Skip to content


  • by

Jobs that do not make a profit – such as caring for family members — are not valued as they should be in our society. As the pandemic has shown, this is also true of essential workers in the public and private sectors. 

We should not be surprised: capitalism is a system organised to make profit. Most of that profit belongs to the wealthiest top layer of people. Most of it is not invested back into the community, funding vital industries and services. Much of it is spent on luxury products, or on financial and property speculation, or sent to British-run tax havens around the world. To those who have, more shall be given.

By forcing as many people as possible into waged work, capitalism erodes our bonds of family and community. Fewer people are left to care for our children, our elderly and our most vulnerable. Of those who do, many face poverty and a lack of support from a system that doesn’t care much about the carers.

Overwhelmingly, it is women who bear the brunt of unpaid and low-paid care work in our society.

Depending on the circumstances, caring for others leaves many carers at an extra disadvantage when they reach retirement age. As well as missing out on an occupational or workplace pension, they may not qualify for the full state pension.

Caring for children, too, is undervalued and in many cases unpaid. Entitlements to child-related tax credits and benefits have been slashed.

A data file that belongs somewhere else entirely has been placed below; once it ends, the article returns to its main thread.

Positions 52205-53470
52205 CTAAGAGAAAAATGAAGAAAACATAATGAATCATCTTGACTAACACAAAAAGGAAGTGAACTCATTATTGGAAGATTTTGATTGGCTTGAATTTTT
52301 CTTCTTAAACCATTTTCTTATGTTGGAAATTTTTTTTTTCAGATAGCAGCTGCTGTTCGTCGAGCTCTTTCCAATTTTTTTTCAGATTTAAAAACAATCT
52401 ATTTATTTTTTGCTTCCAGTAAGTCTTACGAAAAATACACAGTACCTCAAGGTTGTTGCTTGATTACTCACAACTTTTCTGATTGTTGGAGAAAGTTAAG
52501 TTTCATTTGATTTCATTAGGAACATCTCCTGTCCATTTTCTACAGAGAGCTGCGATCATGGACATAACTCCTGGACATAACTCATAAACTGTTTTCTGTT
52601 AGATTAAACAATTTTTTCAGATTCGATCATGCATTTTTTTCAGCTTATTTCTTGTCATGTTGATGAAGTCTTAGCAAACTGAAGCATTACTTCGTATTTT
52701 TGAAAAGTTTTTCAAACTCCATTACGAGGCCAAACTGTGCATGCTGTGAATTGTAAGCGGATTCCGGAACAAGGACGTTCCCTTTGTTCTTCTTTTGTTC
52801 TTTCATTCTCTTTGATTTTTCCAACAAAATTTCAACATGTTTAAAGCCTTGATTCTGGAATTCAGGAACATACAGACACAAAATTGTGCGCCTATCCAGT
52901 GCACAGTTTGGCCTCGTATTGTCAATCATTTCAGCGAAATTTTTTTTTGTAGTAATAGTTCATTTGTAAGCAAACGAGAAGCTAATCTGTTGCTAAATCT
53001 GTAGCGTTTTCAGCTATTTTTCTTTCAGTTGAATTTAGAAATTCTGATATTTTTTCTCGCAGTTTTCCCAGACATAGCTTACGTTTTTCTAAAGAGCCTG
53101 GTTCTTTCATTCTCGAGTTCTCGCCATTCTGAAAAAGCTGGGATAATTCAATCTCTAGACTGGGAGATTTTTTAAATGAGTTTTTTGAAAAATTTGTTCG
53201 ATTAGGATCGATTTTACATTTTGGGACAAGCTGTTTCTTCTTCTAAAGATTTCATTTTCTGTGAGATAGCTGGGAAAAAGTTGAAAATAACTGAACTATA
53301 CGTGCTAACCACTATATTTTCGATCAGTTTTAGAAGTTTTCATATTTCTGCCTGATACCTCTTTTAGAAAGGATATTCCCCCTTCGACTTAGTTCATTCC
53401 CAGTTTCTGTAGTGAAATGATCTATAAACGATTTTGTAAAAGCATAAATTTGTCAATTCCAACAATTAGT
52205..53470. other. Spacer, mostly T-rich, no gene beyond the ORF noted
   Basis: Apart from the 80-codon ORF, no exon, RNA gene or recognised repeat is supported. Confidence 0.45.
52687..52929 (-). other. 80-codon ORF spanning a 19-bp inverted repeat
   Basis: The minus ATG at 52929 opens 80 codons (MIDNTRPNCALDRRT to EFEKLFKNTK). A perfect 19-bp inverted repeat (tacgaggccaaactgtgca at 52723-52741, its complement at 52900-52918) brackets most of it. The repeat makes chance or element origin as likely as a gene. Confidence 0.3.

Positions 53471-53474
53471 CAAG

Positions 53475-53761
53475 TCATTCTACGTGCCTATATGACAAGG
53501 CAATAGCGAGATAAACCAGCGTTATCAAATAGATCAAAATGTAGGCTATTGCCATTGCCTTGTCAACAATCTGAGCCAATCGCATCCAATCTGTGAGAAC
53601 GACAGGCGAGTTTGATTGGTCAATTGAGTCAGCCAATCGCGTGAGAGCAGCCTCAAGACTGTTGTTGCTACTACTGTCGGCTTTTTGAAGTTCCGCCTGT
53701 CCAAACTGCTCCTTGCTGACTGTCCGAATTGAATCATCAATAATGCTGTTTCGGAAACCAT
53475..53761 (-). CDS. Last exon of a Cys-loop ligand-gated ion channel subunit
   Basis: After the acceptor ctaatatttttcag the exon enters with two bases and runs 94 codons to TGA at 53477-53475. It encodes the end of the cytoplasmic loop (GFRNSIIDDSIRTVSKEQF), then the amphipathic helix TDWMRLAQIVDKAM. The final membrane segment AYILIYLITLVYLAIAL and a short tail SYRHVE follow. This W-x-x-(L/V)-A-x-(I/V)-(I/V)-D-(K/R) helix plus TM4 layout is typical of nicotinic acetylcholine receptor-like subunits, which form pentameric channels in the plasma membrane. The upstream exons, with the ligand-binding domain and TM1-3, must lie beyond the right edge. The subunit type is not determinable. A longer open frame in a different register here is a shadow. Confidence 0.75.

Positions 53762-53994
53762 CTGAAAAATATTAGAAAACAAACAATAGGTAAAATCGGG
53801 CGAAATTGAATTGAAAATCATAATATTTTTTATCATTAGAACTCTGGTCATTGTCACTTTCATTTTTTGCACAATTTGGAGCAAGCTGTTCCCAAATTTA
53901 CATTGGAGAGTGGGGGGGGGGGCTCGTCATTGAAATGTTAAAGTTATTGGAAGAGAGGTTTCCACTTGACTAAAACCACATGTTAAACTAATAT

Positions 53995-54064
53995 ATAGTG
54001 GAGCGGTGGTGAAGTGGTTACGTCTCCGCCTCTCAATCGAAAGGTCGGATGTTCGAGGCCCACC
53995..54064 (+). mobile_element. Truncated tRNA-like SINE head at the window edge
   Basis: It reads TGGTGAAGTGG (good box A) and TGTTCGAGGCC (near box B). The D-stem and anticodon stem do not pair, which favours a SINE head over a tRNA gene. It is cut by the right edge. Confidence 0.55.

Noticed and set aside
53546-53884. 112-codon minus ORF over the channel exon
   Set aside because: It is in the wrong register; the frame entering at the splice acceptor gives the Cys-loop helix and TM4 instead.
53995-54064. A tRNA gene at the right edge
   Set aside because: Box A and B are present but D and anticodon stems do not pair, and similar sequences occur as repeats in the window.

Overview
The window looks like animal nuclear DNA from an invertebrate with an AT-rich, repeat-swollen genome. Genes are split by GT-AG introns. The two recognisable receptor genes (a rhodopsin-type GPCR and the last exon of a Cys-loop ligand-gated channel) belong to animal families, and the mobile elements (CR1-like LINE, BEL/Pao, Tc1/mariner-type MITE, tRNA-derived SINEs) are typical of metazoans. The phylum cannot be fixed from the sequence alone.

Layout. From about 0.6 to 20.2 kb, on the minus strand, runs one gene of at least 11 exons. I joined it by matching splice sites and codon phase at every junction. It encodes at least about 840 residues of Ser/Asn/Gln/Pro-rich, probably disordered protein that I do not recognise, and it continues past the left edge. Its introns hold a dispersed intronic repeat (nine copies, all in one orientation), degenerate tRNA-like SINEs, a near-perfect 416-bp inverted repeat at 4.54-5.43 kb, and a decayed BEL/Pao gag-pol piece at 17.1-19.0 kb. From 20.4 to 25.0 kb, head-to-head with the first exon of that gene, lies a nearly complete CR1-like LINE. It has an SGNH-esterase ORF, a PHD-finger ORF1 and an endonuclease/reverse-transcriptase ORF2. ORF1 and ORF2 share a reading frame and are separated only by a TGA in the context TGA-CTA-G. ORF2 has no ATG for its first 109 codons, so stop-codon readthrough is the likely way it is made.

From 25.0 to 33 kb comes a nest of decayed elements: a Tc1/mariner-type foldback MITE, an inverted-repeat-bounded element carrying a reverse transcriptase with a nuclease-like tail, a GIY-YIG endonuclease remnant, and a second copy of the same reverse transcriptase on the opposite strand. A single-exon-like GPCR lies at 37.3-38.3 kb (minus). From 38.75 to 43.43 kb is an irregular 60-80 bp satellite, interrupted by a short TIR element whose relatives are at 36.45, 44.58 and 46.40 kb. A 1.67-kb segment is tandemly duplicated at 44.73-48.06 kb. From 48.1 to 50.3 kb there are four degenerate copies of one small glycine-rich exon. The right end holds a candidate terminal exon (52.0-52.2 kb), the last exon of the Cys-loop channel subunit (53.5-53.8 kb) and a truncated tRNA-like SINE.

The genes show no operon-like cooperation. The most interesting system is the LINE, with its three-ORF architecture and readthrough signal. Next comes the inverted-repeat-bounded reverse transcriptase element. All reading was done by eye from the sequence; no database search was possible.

Yet 180,000 children in Wales live in poverty. That is more than one in four (28%) and rising due to Tory welfare reforms and the impact of Covid on jobs and incomes. Worse is coming unless we stop it. 

That’s why Welsh Communists propose these measures as part of a programme across Britain to support parents, children and carers and abolish child poverty:

  • A Social Wage for all parents and carers who leave waged work in order to care for children, family or community members.
  • The full state pension for all parents and carers who have taken time away from waged work to care for their children, family or community members.
  • More extensive paid maternity and paternity leave for all parents: keep jobs open to parents until all their children are of statutory school age.
  • Free childcare from birth for those parents who wish to return to waged work after childbirth.
  • Paid Parental Leave from work for child-related emergencies.
  • A generously funded and robust National Care Service which would offer services for care in much the same way as a generously funded and robust NHS can offer services for health.

Leave a Reply

Your email address will not be published. Required fields are marked *